Michael Batson

Travel Writer





Frying Fish - Civil and Political Unrest in Cambodia - 15 February 2014

There are some golden rules when writing on events in Southeast Asia. One of these is never write anything critical of Cambodia’s ruling elite. Expatriates in Cambodia are not invulnerable to the machinations of the domestic political scene and unwanted attention from those well connected is not something you should covet. That’s why it’s important to make use of reported speech, though even this technique may still get you into trouble. That said, here goes.As 2014 began Cambodia was increasingly in the grip of mounting political and civil unrest. Long one of Southeast Asia’s most stable nations, Cambodia seems, as one long time Cambodia observer put it, ‘to be at tipping point.’ The government’s response has increasingly become hard line culminating in sending in the military to break-up strikes by garment workers, and banning gatherings of more than 10 people in an effort to ‘restore order’. The government’s response to the ongoing troubles highlights two characteristics of the political landscape in Cambodia. These are what the foreign diplomatic community in Phnom Penh and Cambodia observers have identified as the lack of accountability in government circles and amongst the country’s elites; and what Human Rights Watch says is the lack of acceptance of a legitimate opposition as part of the political process.  The recent political turmoil in Cambodia stemmed from the results of the national elections in July 2013 won by the incumbent Cambodia People’s Party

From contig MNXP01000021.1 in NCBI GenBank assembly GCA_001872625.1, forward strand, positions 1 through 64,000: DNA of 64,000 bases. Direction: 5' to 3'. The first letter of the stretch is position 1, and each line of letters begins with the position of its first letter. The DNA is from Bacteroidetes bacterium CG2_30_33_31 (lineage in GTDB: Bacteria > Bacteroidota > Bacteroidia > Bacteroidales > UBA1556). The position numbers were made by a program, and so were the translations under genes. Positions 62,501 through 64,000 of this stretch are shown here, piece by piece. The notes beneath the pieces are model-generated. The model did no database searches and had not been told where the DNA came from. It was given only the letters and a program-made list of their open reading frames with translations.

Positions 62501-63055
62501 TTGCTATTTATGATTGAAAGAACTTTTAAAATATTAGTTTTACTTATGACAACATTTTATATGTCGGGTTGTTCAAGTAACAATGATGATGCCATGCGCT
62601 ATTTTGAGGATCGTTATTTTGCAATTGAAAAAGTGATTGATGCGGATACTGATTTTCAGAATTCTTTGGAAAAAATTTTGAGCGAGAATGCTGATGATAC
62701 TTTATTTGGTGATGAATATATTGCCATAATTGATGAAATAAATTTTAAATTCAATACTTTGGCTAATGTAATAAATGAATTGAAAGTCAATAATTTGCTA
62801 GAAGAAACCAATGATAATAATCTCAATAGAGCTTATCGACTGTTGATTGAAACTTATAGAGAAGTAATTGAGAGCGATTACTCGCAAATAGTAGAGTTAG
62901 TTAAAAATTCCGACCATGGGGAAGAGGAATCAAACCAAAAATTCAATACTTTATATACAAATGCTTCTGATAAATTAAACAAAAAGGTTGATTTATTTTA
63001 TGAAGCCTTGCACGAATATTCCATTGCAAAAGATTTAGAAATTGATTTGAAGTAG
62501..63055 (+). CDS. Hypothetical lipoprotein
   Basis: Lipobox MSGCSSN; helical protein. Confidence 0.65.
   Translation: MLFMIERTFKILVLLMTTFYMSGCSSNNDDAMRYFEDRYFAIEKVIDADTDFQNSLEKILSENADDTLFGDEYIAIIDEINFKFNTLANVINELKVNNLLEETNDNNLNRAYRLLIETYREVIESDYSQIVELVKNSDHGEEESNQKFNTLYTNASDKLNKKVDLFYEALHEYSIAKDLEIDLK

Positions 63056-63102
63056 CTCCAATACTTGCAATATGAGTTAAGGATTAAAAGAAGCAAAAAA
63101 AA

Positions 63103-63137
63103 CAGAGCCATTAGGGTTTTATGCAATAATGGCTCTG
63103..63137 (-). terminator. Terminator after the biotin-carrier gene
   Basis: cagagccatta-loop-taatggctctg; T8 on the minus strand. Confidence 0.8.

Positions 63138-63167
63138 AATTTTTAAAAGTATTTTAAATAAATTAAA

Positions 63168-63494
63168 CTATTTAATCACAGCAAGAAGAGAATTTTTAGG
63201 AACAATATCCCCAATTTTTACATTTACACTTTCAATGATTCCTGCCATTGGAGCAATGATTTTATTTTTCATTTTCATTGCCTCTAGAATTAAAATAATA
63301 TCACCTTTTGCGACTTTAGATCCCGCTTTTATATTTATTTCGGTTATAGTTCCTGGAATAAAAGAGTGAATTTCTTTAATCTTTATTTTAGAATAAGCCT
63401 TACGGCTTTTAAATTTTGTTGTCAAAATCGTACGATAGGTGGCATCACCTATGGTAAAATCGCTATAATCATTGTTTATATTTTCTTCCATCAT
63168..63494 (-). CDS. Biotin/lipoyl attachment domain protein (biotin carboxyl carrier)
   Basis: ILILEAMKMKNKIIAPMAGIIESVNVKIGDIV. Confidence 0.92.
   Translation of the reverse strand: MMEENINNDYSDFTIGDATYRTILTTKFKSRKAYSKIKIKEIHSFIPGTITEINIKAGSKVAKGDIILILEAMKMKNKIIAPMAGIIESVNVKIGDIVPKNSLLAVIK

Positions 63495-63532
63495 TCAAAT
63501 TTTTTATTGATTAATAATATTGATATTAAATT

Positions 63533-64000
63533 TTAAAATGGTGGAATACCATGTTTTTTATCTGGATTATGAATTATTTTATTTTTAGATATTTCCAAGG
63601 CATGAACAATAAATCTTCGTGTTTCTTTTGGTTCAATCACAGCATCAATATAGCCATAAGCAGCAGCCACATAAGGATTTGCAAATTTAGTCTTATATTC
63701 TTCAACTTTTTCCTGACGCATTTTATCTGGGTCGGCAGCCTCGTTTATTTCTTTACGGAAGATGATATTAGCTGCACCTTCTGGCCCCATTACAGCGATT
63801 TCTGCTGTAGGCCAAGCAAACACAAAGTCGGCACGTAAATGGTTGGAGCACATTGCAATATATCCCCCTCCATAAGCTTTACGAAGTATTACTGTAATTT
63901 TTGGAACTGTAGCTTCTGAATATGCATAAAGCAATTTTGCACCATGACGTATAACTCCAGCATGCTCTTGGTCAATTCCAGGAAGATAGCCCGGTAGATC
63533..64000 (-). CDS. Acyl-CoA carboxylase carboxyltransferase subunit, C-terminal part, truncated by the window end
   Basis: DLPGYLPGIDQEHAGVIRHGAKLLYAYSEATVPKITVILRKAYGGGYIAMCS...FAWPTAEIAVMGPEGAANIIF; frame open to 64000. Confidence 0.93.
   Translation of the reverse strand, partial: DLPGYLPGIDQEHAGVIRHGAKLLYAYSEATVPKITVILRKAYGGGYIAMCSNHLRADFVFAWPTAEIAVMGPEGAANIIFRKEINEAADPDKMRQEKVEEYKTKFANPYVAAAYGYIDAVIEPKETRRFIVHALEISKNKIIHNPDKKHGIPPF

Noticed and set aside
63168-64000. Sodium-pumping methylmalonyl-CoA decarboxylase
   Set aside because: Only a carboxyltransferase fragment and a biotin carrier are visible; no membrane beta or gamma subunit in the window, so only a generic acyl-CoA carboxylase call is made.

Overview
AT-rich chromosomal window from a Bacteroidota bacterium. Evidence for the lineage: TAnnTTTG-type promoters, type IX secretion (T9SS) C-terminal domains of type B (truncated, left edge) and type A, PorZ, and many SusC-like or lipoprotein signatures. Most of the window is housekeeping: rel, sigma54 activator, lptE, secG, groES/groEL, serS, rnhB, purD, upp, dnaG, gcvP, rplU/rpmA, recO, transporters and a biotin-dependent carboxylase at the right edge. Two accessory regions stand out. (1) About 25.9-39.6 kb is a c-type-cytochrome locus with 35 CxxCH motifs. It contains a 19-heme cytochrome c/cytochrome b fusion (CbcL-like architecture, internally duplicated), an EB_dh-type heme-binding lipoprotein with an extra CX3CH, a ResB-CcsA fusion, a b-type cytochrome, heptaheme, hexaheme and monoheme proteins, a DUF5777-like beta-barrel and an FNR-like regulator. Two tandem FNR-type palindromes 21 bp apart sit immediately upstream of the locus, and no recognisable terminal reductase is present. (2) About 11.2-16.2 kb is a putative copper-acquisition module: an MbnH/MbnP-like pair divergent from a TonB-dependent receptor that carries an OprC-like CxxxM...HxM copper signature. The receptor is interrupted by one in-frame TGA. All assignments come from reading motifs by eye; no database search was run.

New Zealand Football's Mexican Stand-Off - 20 November 2013

The play-off for a place in the 2014 World Cup in Brazil second leg in Wellington on 20 November was in stark contrast to four years before at the same venue.  New Zealand had just been ‘thumped’ 5-1 by Mexico in the cauldron of the Azteca Stadium, one of football’s most iconic grounds. Prospects for qualification in the home leg were

Like a Hurricane - 28 September 2013

They call Chicago “The Windy City” but it has nothing on New Zealand’s capital, Wellington. Whereas Chicago’s moniker was apparently derived for the hot air and rhetoric of local politicians, “Windy Wellington” is so named because it is just that, bloody windy; like a hurricane.Old sailors’ claimed that below latitude 40 degrees south there is

White Cockies Can Bite - 30 August 2013

On what was once the outskirts of Melbourne, at the foothills of the Dandenong Range in Scoresby, 25 km from Melbourne, are the Caribbean Gardens. There’s a lake, Lake Caribbean; markets, the Caribbean Market. Nearby are the Caribbean business park and a large display yard full of boats, Caribbean boats. The market is a drive away. Like just

Shake, Rattle and Roll - 26 July 2013

Wellington is one of the most earthquake-prone cities in one of the world’s most earthquake ridden countries, New Zealand. The city sits along a series of major fault lines where every day thousands of people live and work. On average, there is an earthquake every 30 seconds, most of them too small for people to detect. The “big one” locals tell

Slow Road to the Fast City - Phnom Penh to Saigon - 31 May 2103

The road from Phnom Penh was narrow, uneven and the much promised leg room for passengers only held true if you were Cambodian.  Traffic was slow, often reaching a near crawl behind agricultural machinery towing trailers packed with passengers or avoiding bicycles or overloaded motos, all competing for too little space offered on National Route

Landmines, Temples and Crocodiles - Siem Reap - 30 April 2013

The town itself stretches north to south along the Siem Reap River and east to west along National Route Six.  Siem Reap literally means “Siam Vanquished” and was the administrative and spiritual centre of the bloodthirsty Khmer Empire, which rivaled the Roman in size before it somewhat mysteriously crumbled.  Siem Reap has been receiving